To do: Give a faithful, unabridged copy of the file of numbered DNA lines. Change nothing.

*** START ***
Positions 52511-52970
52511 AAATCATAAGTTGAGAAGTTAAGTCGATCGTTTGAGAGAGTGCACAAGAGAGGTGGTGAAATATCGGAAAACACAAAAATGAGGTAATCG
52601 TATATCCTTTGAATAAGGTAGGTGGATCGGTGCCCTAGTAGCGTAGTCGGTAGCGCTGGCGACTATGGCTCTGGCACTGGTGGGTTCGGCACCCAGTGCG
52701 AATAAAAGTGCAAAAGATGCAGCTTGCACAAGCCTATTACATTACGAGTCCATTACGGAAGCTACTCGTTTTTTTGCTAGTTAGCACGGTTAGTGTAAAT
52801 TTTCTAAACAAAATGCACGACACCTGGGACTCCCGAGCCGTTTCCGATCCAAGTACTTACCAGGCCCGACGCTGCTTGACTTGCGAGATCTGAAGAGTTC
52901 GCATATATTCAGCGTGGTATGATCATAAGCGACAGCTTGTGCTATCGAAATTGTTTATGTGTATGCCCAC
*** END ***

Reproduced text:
Positions 52511-52970
52511 AAATCATAAGTTGAGAAGTTAAGTCGATCGTTTGAGAGAGTGCACAAGAGAGGTGGTGAAATATCGGAAAACACAAAAATGAGGTAATCG
52601 TATATCCTTTGAATAAGGTAGGTGGATCGGTGCCCTAGTAGCGTAGTCGGTAGCGCTGGCGACTATGGCTCTGGCACTGGTGGGTTCGGCACCCAGTGCG
52701 AATAAAAGTGCAAAAGATGCAGCTTGCACAAGCCTATTACATTACGAGTCCATTACGGAAGCTACTCGTTTTTTTGCTAGTTAGCACGGTTAGTGTAAAT
52801 TTTCTAAACAAAATGCACGACACCTGGGACTCCCGAGCCGTTTCCGATCCAAGTACTTACCAGGCCCGACGCTGCTTGACTTGCGAGATCTGAAGAGTTC
52901 GCATATATTCAGCGTGGTATGATCATAAGCGACAGCTTGTGCTATCGAAATTGTTTATGTGTATGCCCAC